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Understanding Variants

Understanding Variants

Alpha, Beta, Gamma, Delta – and now Lambda: COVID-19 variants are in the news and a cause for concern. But what are variants, and will approved vaccines and other countermeasures continue to protect us?

All viruses change over time. Most of the time, these changes have little impact, but sometimes these changes affect the virus’ properties, including how easily it spreads, its severity, and how therapeutic and vaccine measures work against it.

WHO, in association with partners and international networks of experts, monitors the evolution of the SARS-CoV-2 virus (the virus that causes COVID-19).

WHO has two key classifications for variants: Variants of Interest (VOIs) and Variants of Concern (VOCs). These classifications inform ongoing local and international response to the COVID-19 pandemic. Individual national authorities may also designate variants of local concern and interest.

Public Health and Social Measures (PHSMs) have been effective in reducing COVID-19 cases, hospitalisations and deaths. Authorities continue to increase capacity so as to be able to conduct surveillance and sequence the virus to detect unusual events

SARS-CoV-2 Variants are named using letters of the Greek Alphabet.

What is a Variant of Concern?

To be classified as a variant of concern, the variant must be associated with one or more of the following changes at a degree of global public health significance:

  •         Increase in transmissibility, or detrimental change in COVID-19 epidemiology
  •         Increase in virulence, or change in clinical disease presentation
  •         Decrease in effectiveness of public health and social measures, or available diagnostics, vaccines, and/or therapeutics

What are the current Variants of Concern?

Alpha (B.1.1.7) – Emerged in the United Kingdom in September 2020. It was designated a VOC on 18 December, 2020

Beta (B.1.351; B.1.351.2; B.1.351.3) – Emerged in South Africa in May 2020. It was designated a VOC on 18 December 2020

Gamma (P.1; P.1.1; P.1.2) – Emerged in Brazil in November 2020. It was designated a VOC on 11 January, 2021

Delta (B.1.617.2; AY.1; AY.2) – Emerged in India in October 2020. It was designated a VOI on 4 April, 2021. It was designated as a VOC on 11 May, 2021

What are the primary actions by WHO and Member States when a potential VOC is identified?

When a potential VOS is identified, WHO and international parties and members states engage in a series of actions to get ahead of the problem.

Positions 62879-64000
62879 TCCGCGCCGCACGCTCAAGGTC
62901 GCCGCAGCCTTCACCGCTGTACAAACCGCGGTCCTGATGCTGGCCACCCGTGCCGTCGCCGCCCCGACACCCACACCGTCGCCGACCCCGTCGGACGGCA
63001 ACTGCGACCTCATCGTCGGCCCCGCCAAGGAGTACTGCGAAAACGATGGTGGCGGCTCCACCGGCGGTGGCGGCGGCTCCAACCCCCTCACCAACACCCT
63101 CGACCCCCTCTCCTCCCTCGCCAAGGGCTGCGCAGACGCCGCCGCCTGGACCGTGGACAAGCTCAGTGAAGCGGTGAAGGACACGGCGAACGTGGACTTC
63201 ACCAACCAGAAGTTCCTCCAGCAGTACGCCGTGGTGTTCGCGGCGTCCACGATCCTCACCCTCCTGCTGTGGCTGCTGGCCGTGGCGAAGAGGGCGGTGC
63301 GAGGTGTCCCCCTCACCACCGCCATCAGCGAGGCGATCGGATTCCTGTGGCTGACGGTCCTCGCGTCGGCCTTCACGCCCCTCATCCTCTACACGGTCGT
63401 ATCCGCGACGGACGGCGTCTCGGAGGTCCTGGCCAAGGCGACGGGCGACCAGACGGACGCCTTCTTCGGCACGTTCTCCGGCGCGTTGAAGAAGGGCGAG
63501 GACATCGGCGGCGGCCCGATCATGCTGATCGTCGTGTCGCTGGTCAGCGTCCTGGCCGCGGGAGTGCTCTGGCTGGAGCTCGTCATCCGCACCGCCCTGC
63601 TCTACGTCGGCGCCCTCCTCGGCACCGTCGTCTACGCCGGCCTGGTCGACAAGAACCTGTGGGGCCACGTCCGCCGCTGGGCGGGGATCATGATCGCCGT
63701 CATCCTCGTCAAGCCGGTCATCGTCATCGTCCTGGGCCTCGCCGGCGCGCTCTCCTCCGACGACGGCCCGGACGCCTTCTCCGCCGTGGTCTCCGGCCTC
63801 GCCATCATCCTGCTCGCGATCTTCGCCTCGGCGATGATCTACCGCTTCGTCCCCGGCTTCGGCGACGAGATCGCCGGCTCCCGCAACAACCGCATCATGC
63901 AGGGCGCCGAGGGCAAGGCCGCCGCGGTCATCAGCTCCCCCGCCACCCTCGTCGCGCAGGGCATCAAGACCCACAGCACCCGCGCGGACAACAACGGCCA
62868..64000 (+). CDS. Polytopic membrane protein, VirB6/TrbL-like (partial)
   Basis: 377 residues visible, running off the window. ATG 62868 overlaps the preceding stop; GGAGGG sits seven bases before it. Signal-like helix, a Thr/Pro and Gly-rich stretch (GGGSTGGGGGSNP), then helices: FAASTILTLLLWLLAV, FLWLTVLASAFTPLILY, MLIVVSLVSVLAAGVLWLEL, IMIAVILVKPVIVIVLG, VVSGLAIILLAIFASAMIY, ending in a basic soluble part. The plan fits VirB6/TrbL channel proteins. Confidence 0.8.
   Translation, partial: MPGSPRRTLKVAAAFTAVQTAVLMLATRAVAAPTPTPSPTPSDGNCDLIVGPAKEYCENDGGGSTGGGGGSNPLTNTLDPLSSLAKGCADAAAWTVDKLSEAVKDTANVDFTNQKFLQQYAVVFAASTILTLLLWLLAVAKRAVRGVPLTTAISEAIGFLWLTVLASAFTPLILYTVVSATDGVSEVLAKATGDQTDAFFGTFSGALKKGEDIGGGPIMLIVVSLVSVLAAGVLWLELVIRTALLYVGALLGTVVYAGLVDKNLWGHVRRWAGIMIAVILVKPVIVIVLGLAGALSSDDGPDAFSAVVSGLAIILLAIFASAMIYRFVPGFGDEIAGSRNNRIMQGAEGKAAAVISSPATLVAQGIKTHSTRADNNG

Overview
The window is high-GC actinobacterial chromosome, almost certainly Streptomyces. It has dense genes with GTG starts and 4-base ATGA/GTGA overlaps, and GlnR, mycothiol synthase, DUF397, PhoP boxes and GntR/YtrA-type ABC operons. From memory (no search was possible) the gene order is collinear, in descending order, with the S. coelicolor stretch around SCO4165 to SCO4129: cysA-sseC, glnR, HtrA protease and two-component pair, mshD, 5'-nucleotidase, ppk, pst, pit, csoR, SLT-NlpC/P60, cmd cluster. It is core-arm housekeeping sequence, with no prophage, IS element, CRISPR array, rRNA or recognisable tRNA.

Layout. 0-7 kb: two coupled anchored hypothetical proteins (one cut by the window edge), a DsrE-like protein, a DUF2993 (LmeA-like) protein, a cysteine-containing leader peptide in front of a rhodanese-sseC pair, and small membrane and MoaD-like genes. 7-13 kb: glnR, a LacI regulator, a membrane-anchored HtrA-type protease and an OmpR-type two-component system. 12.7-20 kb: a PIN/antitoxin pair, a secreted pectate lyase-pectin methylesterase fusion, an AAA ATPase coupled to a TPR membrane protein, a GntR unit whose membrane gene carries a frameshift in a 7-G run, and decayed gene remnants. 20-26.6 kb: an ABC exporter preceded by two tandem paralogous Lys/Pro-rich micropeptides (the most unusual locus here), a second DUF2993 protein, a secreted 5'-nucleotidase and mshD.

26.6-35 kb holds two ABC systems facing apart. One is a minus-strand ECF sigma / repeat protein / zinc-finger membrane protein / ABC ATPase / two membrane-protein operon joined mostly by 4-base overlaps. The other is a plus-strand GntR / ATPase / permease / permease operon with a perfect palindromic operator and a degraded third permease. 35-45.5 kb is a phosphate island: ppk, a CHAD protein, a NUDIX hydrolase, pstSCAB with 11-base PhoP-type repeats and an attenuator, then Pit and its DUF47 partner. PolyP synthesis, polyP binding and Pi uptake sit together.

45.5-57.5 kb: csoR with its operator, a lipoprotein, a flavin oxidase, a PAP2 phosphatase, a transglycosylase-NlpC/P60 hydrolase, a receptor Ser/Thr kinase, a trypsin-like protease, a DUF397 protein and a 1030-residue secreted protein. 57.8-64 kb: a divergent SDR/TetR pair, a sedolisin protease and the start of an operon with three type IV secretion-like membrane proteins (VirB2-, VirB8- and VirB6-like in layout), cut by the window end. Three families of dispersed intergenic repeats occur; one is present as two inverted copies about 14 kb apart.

•         WHO and the Technical Advisory Group on Viral Evolution compare assessment of variant characteristics and public health risks
  •         If determined to be necessary, they coordinate additional investigations with Member States and partners
  •         They communicate the new designations and findings with Members States and the public
  •         They evaluate and update WHO guidance through existing channels

When the VOC is identified WHO and international parties:

  • Submit complete genome sequences and associated metadata to a publicly available database, such as GISAID.
  • Report initial cases/clusters associated with VOC infection to WHO through the IHR mechanism.
  • Perform field investigations and laboratory assessments to improve understanding of the potential impacts of the VOC on COVID-19 epidemiology, severity, and effectiveness of PHSMs, diagnostic methods, immune responses, antibody neutralisation and other relevant characteristics.


What is a Variant of Interest (VOI)?

A SARS-Co-V-2 variant is defined when

  •         It shows genetic changes that are predicted, or known, to affect the virus’ characteristics (e.g. transmissibility, disease severity, immune escape, diagnostic or therapeutic escape
  •         Is identified to cause significant community transmission, or multiple COVID-19 clusters in multiple countries with increasing relative prevalence as well as increasing numbers of cases over time, or other apparent epidemiological impacts that suggest an emerging risk.

What are the Current VOIs?

Eta (B.1.525) – Identified in multiple countries in December 2020. Designated as a VOI on 17 March, 2021

Iota (B.1.526) – Identified in the USA in November 2020. Designated a VOI on 24 March, 2021

Kappa (B.1.617.1) – Identified in India in October 2020. Designated a VOI on 4 April, 2021

Lambda (C.37) – Identified in Peru in December 2020. Designated a VO on 14 June, 2021

What does WHO do when a VOI is identified?

  •         The identifying nation informs WHO through established channels
  •         They submit a complete genome sequence and associated metadata to publically available database, like GISAID
  •         Perform field investigations to improve the understanding of the potential impacts
  •         Perform laboratory assessments on the VOI’s impact on relevant tops

What does WHO do when a potential VOI is identified?

  •         WHO conducts a comparative assessment of variant characteristics and public health risks
  •         If necessary, laboratory investigations are coordinated with Member States and partners
  •         Global epidemiology of the VOI is reviewed
  •         The global spread of the VOI is monitored and tracked.


VOIs and VOCs may be reclassified once it is conclusively demonstrated to no longer pose a major risk to global public health. This is done by WHO in collaboration with the Technical Advisory Group on Virus Evolution using several criteria.

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